EU farmland biodiversity continues to decline despite policy efforts

EU auditors report that despite specific CAP measures, biodiversity on EU farmland continues to decline.
calendar icon 5 June 2020
clock icon 4 minute read

The common agricultural policy (CAP) was not effective in reversing the decades-long decline in biodiversity and intensive farming remains a main cause of biodiversity loss, according to a new report by the European Court of Auditors (ECA). The auditors found gaps in the EU 2020 biodiversity strategy and its coordination with the CAP. Moreover, the Commission’s tracking of CAP spending on biodiversity is unreliable and most CAP funding has little positive impact on it. Some CAP schemes have greater potential to improve biodiversity, but the Commission and Member States favoured low-impact options.

In Europe, the number and variety of species on farmland have declined over many years. Since 1990, populations of farmland birds and grassland butterflies – a good indicator of changes – have decreased by more than 30 percent. Intensive farming has led to a downturn in the abundance and diversity of natural vegetation and consequently animals, and remains a main cause of biodiversity loss.

In 2011, the Commission agreed a strategy to halt biodiversity loss by 2020. It committed to increasing the contribution of agriculture and forestry to maintaining biodiversity and aimed to bring about a “measurable improvement” in the conservation status of species and habitats affected by agriculture. The auditors assessed whether the CAP had helped better conserve farmland biodiversity and how the EU was achieving its targets, visiting Cyprus, Germany, Ireland, Poland and Romania.

“The CAP has so far been insufficient to counteract declining biodiversity on farmland, a major threat for both farming and the environment”, said Viorel Ștefan, the ECA Member responsible for the report. “The post-2020 CAP proposal and the 2030 biodiversity strategy aim to make the CAP more responsive to challenges such as biodiversity loss, climate change or generational renewal, while continuing to support European farmers for a sustainable and competitive agricultural sector.”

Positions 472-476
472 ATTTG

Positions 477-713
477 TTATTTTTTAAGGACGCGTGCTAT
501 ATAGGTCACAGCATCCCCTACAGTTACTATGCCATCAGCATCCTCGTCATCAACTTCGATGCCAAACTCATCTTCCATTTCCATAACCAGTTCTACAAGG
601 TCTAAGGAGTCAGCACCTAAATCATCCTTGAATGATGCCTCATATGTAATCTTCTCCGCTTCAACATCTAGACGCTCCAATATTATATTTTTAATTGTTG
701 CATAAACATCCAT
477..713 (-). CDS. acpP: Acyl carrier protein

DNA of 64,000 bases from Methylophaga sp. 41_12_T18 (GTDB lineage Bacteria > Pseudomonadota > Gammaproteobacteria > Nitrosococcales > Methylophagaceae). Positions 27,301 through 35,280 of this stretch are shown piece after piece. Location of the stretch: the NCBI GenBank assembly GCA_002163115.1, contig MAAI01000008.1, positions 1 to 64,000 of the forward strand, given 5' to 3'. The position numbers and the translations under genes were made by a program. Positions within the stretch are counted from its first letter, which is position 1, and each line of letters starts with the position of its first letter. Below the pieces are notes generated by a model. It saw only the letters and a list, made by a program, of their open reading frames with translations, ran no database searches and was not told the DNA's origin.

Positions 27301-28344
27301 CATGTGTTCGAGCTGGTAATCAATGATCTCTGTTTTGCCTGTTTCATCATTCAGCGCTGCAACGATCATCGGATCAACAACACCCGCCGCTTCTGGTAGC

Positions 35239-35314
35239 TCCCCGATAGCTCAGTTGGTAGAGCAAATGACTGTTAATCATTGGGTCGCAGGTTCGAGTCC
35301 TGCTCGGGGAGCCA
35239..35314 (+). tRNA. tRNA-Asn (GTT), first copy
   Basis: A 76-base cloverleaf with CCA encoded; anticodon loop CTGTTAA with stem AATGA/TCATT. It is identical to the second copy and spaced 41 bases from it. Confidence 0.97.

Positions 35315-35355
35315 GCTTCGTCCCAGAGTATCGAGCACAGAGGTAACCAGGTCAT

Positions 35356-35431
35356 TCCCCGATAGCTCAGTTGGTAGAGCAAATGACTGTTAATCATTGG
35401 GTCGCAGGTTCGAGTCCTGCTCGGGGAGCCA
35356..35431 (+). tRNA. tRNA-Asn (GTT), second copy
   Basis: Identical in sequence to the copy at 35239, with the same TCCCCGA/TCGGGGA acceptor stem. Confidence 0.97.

The auditors found the EU’s biodiversity strategy to 2020 had not set measurable targets for agriculture, making it difficult to assess progress and the performance of EU-funded actions. In addition, there was poor coordination between EU policies and strategies dealing with biodiversity, which resulted, for example, in failure to address the decline in genetic diversity – a subset of biodiversity.

CAP direct farm payments account for around 70 percent of all EU agricultural spending, but the way the Commission tracks CAP spending benefiting biodiversity is unreliable, as it overstates the contribution of some measures to biodiversity. Moreover, their effect on farmland biodiversity is limited, or unknown. Although some direct payment requirements, notably “greening” and “cross-compliance”, have the potential to improve biodiversity, the Commission and Member States favoured low-impact options such as catch or nitrogen-fixing crops. The auditors also found the cross-compliance sanction scheme had no clear impact on farmland biodiversity and the potential of greening was underdeveloped.

Rural development programmes have greater biodiversity potential than direct payments, specifically those that support environmentally-friendly farming practices that go beyond the relevant legal obligations. However, Member States seldom use high-impact measures such as result-based schemes, as opposed to the less demanding and less beneficial (“light green”) ones more popular among farmers.

The auditors recommend the Commission better coordinate the 2030 biodiversity strategy, enhance the contribution of direct payments and rural development to farmland biodiversity, track budget spending more accurately and develop reliable indicators to assess CAP impact.

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